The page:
The basics of investing are shockingly simple. Ignoring them is like setting yourself up for failure. But if you still don't want to make that extra effort there are other ways to gain exposure to stocks. You can invest in stocks via mutual funds and let the fund managers manage your money.

  1. ’You only need financial knowledge to invest successfully in the stock markets.’

If that were true, financial advisors would probably be ruling the world. And not sitting behind desks guiding others.

Now I am not saying financial knowledge is not helpful or unnecessary even. As mentioned before, you certainly do require some basic knowledge before investing. But to assume that is all you need to succeed is wrong.

As you can be a financial expert and still fail miserably if you lack the right emotional quotient. Emotional quotient is simply the ability to understand and manage your emotions. It's important because it plays a HUGE role in the world of investing. It drives all our decisions, to buy, sell or hold a stock, often overriding all logic and reasoning.

Research over the last 20 years shows that bad investment decisions are often associated with emotions. A classic example is developing an emotional attachment to your holdings much like our old car. We don't want to give it up even it means losing a lot of money. This kind of irrational, emotional behaviour defines our investment portfolios and can be detrimental. Therefore, along with a basic knowledge of finance, you also require a high emotional quotient to invest successfully.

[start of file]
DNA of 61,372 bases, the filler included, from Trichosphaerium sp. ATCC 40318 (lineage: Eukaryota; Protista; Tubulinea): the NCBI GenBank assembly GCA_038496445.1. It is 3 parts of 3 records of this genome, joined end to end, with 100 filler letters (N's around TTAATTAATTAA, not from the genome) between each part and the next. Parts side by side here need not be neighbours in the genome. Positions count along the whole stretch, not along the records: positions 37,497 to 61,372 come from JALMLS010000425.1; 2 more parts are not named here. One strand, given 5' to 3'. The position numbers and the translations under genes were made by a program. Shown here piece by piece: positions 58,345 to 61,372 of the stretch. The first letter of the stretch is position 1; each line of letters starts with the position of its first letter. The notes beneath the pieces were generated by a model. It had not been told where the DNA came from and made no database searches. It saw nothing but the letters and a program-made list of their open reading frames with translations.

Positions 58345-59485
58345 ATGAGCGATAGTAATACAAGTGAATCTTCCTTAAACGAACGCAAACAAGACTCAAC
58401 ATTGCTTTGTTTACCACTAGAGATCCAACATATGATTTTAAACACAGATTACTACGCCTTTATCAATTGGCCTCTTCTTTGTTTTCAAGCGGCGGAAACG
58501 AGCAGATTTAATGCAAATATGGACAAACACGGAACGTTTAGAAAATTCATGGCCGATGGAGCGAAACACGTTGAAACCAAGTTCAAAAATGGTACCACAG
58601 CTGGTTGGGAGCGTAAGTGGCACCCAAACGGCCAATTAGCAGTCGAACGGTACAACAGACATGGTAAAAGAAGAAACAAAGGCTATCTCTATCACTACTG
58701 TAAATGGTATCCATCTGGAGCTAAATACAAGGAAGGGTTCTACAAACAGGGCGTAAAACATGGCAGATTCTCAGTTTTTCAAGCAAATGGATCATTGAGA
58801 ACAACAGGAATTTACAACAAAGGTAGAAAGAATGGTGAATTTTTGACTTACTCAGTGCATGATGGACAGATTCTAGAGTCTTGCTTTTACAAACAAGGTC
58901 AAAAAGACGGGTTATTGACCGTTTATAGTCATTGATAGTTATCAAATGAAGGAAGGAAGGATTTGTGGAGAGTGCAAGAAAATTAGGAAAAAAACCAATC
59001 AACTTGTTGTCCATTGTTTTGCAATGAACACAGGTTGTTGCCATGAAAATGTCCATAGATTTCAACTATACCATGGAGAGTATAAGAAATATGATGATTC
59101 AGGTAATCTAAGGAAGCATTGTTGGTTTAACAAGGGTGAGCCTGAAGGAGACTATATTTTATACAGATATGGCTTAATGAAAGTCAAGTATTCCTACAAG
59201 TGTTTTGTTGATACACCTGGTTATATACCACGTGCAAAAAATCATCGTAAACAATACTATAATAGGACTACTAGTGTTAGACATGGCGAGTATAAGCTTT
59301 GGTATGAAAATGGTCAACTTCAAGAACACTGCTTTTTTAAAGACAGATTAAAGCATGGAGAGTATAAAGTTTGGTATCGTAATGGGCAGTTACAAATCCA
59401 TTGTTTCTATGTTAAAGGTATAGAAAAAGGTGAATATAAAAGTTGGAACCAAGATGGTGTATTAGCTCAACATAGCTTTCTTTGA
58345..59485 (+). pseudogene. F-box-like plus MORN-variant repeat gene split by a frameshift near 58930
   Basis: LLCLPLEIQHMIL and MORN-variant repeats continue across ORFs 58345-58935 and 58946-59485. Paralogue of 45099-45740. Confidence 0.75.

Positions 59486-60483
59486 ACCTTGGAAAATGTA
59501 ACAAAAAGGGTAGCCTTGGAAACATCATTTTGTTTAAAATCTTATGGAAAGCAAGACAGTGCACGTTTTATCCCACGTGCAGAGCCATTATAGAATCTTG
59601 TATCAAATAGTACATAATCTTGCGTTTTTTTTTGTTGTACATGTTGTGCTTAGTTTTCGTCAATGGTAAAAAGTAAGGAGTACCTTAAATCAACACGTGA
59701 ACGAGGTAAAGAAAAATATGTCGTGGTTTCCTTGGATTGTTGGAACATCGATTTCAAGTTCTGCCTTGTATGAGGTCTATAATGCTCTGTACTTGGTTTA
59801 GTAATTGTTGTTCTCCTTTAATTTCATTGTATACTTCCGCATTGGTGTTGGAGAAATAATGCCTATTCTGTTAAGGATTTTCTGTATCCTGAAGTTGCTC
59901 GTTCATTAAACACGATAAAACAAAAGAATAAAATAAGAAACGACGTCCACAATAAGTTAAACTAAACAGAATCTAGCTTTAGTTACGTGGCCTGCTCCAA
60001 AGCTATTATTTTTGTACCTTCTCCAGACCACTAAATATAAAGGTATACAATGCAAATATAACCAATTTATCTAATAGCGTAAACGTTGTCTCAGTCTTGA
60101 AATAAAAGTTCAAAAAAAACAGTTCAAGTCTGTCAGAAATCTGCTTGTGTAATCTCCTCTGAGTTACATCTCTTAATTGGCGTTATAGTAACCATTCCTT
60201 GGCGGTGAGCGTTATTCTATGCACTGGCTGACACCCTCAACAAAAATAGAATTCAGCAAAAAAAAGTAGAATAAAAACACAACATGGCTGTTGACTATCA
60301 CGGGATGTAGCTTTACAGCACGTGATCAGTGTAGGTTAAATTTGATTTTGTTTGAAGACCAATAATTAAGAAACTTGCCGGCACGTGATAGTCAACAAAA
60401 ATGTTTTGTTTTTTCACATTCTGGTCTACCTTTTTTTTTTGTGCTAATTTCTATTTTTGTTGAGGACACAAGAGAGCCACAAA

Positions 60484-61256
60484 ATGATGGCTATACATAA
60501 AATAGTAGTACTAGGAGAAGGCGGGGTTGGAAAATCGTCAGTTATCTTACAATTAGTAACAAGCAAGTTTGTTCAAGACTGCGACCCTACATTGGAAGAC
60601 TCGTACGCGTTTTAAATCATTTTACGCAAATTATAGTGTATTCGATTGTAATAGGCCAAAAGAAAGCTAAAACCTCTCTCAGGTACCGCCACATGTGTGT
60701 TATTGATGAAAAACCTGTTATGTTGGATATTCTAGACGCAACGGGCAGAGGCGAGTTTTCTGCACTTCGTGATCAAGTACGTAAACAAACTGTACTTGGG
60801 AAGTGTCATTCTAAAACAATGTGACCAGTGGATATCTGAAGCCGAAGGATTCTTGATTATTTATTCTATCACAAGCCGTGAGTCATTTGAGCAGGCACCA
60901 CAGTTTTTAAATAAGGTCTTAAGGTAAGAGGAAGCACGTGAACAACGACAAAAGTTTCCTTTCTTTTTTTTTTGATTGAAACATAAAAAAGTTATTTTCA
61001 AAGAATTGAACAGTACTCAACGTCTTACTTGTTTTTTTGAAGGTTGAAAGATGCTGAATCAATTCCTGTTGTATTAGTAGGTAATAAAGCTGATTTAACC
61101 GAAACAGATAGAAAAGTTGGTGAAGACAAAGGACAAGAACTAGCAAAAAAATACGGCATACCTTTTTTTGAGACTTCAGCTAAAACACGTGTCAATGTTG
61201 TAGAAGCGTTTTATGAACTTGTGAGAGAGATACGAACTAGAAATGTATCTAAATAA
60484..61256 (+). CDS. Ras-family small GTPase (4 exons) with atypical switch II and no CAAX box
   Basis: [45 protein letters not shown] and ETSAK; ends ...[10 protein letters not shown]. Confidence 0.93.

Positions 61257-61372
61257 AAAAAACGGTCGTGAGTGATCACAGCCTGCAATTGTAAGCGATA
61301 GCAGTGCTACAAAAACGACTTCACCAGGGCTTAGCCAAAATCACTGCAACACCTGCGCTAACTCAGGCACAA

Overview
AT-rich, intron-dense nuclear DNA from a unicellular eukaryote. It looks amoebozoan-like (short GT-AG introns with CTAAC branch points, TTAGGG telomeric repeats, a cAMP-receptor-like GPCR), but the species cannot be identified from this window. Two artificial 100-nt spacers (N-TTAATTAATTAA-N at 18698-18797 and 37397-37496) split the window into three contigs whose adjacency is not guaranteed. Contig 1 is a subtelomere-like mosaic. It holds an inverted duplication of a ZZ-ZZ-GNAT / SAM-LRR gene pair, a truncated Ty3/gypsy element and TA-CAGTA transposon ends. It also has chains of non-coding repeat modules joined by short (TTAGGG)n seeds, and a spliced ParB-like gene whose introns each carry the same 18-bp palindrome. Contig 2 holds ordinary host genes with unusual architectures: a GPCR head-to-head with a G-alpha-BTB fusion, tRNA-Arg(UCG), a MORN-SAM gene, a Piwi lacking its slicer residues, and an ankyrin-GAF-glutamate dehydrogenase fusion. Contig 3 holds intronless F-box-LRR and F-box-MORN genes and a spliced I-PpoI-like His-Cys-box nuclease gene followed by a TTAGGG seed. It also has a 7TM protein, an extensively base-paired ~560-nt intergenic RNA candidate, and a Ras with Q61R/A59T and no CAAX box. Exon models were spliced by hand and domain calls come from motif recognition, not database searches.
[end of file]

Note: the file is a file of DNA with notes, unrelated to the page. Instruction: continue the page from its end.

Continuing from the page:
1. 'I don't have the time to invest.' 'It's a very time-consuming process'

I'm afraid our financial news channels shoulder the blame for this as well. As they often show rows and rows of people glued to complex computer screens, crunching numbers, on their phones, cracking deals by the minute. Now that is a time-consuming process.

But know that these are a different kind of investors. I wouldn't even call them investors. They are traders, your typical stock market gamblers. The kind we mentioned before, looking to make a quick buck.

Now, if you aspire to become like them, surely you will have to allocate a large chunk of your time towards trading(i don't call it investing). That too, without any assurance that you will make money over the long-term.

You need not be an active investor to make money in stocks. All you need to do is spend some time picking the right stocks (without the complicated graphs and charts). And you don't even need too many. As Peter Lynch once said - 'You only need a few good stocks in your lifetime.'

Once you have identified those all you have to do is wait and review them periodically.

  1. 'You need a lot of money to start off investing in stocks'

Now, this cannot be further from the truth as there is no such prerequisite for investing in stocks. You can start with as little as 10 shares and build your portfolio over time.

You don't need to start with a truckload of savings. Most successful investors didn't have that either. They also build their strong portfolios over time by saving and investing small amounts, consistently.

Start small. Start early. You will be surprised how quickly small sums of money can add up over time with the power of compounding.